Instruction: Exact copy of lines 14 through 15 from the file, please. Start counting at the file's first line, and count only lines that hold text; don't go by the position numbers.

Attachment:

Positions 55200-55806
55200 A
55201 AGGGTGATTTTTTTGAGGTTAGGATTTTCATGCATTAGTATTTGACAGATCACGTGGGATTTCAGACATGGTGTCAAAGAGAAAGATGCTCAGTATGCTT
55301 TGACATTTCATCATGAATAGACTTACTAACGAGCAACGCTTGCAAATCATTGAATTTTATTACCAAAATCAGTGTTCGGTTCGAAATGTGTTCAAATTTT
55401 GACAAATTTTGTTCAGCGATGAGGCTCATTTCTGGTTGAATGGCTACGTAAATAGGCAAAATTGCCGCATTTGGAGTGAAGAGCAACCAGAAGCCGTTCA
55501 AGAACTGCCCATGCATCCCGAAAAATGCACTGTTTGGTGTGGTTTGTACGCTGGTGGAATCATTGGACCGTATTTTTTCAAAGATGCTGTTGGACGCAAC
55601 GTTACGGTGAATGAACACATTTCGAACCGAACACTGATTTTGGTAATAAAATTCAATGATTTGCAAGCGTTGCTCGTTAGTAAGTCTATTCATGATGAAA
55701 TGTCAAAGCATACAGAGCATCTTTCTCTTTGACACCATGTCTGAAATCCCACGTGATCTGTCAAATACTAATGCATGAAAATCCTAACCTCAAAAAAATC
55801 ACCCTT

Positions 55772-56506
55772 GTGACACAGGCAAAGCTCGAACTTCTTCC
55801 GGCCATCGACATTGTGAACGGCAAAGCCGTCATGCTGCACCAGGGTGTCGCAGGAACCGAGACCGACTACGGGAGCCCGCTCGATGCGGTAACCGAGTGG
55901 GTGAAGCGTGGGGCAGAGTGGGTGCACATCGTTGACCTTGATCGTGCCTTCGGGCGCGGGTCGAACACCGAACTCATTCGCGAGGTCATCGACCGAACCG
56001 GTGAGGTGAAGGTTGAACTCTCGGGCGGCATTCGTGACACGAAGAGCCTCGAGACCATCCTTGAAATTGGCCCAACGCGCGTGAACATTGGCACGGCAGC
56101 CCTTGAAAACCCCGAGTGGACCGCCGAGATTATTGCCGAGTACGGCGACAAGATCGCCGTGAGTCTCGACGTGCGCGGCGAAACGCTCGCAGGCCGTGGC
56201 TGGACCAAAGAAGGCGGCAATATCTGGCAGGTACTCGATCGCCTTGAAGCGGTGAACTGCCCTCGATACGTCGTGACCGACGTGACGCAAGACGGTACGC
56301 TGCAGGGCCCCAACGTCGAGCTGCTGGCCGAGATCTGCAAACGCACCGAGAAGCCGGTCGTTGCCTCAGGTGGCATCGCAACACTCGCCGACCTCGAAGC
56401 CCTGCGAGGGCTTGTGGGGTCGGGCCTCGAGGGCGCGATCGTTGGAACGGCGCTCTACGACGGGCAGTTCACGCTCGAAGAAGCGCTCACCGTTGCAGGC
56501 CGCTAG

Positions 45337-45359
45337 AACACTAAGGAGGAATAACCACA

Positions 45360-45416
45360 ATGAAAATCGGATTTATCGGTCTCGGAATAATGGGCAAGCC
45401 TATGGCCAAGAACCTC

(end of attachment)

56001 GTGAGGTGAAGGTTGAACTCTCGGGCGGCATTCGTGACACGAAGAGCCTCGAGACCATCCTTGAAATTGGCCCAACGCGCGTGAACATTGGCACGGCAGC
56101 CCTTGAAAACCCCGAGTGGACCGCCGAGATTATTGCCGAGTACGGCGACAAGATCGCCGTGAGTCTCGACGTGCGCGGCGAAACGCTCGCAGGCCGTGGC